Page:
January 30, 2021
Detectives vs Police


Offbeat Detectives

Eight unusual detectives of crime fiction, and why we love them

Richard Schneider

Mystery and suspense novels have featured sleuths of all sorts since Edgar Allan Poe’s C. August Dupin traipsed around the Rue Morgue. There have been police detectives, private detectives, military policemen, amateur detectives, and so on.

There have been series characters that have graced the chapters of dozens of books, as well as one-timers who found themselves thrust into the middle of a mystery by happenstance. Here are some of the more off-beat, unusual sleuths that dignify the pages of some of the best of the genre.


Sherlock Holmes

Let’s start with the venerable Sherlock Holmes, created by Arthur Conan Doyle. He wasn’t the first literary detective—most credit Poe’s Dupin with that honor—but he greatly popularized the genre, starting with his first appearance in 1887’s A Study in Scarlet. Holmes, who used morphine and cocaine at times, would become fixated on details surrounding whatever mystery he had been called upon to solve, forgoing food and personal hygiene while focusing his incredible mind on the subject at hand. He plays violin, terribly, to relax. He is disinterested in personal interaction, though he becomes decidedly animated during the investigation of a crime. He does not suffer fools easily and enjoys showing up the poor inspectors from Scotland Yard, which he does on a regular basis.

The books and short stories featuring Sherlock Holmes are a treasure trove—and a must read—for mystery and suspense lovers.


Amos Decker

Next, Amos Decker, created by David Baldacci. Amos is the star of Baldacci’s Memory Man series. Amos was a college football star who played one play in the NFL, in which he suffered a near-death experience after a wicked hit. Upon being revived, he found that he had an eidetic memory—total recall of everything, no matter how minor—and synesthesia, a condition by which he “sees” colors that are associated with certain emotions or conditions. Decker also lacks social skills. He comes off as rude and uncaring much of the time. Underlying the social clumsiness is a history of great emotional pain. Decker’s wife and child were murdered in their home by an intruder, and he came home shortly afterwards, with the result that every gory detail of the violent deaths of his loved ones is seared upon his perfect memory.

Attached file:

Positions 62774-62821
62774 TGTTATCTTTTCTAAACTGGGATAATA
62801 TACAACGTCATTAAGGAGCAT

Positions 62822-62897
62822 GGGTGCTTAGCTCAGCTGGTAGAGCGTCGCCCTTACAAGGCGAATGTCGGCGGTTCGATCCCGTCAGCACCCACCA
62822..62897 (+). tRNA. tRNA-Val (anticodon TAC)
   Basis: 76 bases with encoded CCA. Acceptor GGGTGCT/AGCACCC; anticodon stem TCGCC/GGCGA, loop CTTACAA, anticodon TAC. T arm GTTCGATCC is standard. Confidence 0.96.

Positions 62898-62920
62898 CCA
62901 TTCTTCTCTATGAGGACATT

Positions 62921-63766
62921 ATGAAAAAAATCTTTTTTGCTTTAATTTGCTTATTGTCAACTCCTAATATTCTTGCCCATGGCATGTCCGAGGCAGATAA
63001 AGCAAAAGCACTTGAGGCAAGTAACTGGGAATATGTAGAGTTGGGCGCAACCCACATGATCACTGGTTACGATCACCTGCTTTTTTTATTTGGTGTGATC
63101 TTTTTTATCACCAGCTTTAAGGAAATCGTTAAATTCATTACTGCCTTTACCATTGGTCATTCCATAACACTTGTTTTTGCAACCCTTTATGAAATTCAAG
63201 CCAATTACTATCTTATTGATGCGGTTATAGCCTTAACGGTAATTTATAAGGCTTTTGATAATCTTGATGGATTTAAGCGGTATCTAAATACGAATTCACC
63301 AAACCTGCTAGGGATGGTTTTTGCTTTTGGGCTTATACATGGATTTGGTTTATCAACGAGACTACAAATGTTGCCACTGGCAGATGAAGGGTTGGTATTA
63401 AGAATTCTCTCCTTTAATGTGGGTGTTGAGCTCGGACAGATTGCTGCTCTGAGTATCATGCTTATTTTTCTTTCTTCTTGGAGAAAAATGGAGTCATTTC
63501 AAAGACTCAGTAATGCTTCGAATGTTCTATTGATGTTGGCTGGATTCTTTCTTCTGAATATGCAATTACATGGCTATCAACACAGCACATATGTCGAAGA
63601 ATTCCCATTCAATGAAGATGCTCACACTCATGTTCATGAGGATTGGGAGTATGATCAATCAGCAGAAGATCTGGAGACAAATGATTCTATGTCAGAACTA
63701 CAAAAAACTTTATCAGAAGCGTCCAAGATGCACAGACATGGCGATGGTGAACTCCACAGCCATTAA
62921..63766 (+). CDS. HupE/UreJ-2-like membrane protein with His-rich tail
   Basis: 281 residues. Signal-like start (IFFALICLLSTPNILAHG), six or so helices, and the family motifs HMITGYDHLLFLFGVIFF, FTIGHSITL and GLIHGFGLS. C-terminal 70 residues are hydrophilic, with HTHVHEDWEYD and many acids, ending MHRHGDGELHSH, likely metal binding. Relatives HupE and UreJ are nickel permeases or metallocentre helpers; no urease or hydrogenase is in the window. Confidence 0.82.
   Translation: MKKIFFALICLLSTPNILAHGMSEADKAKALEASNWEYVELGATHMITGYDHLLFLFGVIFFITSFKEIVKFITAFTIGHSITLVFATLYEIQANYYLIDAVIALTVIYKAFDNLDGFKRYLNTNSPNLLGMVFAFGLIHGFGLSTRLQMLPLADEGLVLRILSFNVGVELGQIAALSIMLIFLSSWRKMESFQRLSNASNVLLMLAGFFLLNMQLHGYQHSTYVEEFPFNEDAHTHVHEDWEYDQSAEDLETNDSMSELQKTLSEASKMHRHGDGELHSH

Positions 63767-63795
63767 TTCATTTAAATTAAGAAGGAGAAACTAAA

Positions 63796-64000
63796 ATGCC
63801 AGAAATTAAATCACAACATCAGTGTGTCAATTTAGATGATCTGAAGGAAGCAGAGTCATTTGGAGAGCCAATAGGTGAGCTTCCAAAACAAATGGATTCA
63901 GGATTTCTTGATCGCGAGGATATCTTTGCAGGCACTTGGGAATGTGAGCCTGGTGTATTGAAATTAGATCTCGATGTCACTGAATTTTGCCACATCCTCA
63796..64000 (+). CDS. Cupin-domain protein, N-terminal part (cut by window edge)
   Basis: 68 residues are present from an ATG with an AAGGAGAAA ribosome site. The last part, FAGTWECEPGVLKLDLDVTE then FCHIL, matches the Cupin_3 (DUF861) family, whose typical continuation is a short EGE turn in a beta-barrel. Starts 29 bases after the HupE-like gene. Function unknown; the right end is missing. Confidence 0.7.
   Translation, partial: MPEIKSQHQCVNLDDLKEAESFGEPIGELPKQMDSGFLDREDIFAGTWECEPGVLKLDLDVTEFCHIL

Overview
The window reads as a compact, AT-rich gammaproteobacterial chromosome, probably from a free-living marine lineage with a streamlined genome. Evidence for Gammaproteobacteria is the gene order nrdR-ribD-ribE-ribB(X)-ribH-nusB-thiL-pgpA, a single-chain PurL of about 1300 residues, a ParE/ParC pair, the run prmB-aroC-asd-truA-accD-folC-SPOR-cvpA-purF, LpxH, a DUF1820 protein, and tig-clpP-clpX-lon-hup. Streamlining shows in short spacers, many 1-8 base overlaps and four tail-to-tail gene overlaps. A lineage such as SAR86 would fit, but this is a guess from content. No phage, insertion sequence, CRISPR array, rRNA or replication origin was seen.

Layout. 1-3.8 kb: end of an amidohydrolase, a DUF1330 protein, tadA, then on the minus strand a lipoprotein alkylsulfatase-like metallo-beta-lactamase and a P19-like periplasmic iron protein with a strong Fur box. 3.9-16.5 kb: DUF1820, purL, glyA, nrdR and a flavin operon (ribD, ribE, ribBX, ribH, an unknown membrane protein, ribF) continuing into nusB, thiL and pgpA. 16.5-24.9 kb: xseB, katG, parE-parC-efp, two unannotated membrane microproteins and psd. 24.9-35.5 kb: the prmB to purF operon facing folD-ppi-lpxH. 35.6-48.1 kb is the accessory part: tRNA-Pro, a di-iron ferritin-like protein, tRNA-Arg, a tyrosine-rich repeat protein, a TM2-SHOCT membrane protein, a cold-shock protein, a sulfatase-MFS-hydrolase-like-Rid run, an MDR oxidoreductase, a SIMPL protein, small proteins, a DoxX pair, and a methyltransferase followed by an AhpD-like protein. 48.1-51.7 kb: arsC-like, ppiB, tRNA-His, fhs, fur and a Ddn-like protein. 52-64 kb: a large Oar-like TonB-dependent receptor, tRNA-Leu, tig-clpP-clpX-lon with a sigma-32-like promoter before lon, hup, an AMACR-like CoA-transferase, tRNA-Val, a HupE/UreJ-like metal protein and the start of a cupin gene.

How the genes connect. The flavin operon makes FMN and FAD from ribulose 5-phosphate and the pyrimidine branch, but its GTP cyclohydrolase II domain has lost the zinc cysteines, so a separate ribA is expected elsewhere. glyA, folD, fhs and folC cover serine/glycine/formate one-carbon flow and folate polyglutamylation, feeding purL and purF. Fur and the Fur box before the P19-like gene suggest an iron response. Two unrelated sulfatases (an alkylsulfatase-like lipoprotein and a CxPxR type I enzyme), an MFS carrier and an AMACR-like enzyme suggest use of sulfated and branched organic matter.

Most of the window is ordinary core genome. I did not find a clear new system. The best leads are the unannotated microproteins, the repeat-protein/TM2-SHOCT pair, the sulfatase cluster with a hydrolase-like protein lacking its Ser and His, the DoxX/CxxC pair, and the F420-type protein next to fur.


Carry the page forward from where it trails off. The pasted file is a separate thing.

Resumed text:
It is his total recall that allows him to solve complex crimes, and Baldacci uses this to create wonderfully entertaining and satisfying mysteries. Thus far, Amos Decker has appeared in six Baldacci novels, starting with 2015’s Memory Man. The latest, published in 2020, is Walk the Wire.


Lisbeth Salander

Lisbeth Salander. If you’ve read the Girl with the Dragon Tattoo series by Stieg Larsson, the mere mention of the name brings a smile to your face. Lisbeth is perhaps my favorite sleuth. She is a computer hacker extraordinaire and math genius whose life experiences have been so utterly horrible that she has become borderline psychopathic—and definitely antisocial—especially towards men who abuse women. However, in contrast to the typical psychopath, Lisbeth has a definite moral compass. The reader comes to love and admire her sense of justice, though sometimes objecting to her methods. Lesbeth is also eidetic, though to a slightly lesser degree than Amos Decker.

She teams up with Mikael Blomkvist, who possesses many of the social graces that Lisbeth lacks, to solve a very complicated mystery in the first book of Larsson’s Millennium series. She goes on to star in two more Larsson books that build on the first—The Girl Who Played with Fire and The Girl Who Kicked the Hornet’s Nest. After the publication of the third novel, which was the last written by Larsson prior to his death from a heart attack, the series was picked up by author David Lagercrantz, who wrote an additional three novels featuring the Swedish sleuth, starting with The Girl in the Spider’s Web.

Lisbeth’s physical appearance is very memorable as well, from her facial piercings to her numerous tattoos, to her androgynous body and hair. All in all, she is one of the most memorable characters in all of crime fiction.  


Isaiah Quintabe

Another memorable crime-solver, and one that is very current, is Isaiah Quintabe, also known as “IQ.” IQ lives in Long Beach, California, in a high crime area. IQ, an orphan, was raised by his older brother, who subsequently got killed in car accident. IQ, whose name also reflects his high intelligence, uses inductive reasoning to solve mysteries. He takes on cases from all walks of life, typically for people who can’t afford a private detective or have gotten ignored by the police in their search for justice. IQ works for whatever the client can afford, including non-cash payments. His prime directive is to right what is wrong, and he has a remarkably high commitment to his personal integrity, sometimes placing his life in jeopardy because of his refusal to bend his principles. As a result of his belief in helping others in need before all else, he is in a constant state of poverty. As such, he often turns to the man he took in as a roommate, Dodson, to help make ends meet. Dodson is on the dodgy side of the law, which makes for a highly entertaining odd couple.

The IQ novels, of which there are 5 (including the latest, Smoke, due out in February of 2021) are written by Joe Ide. The first in the series is aptly named IQ, and was published in 2016. The IQ series provides contemporary characters and problems, in a tough but realistic setting, and offers excellent action and intricate mysteries. Highly recommended!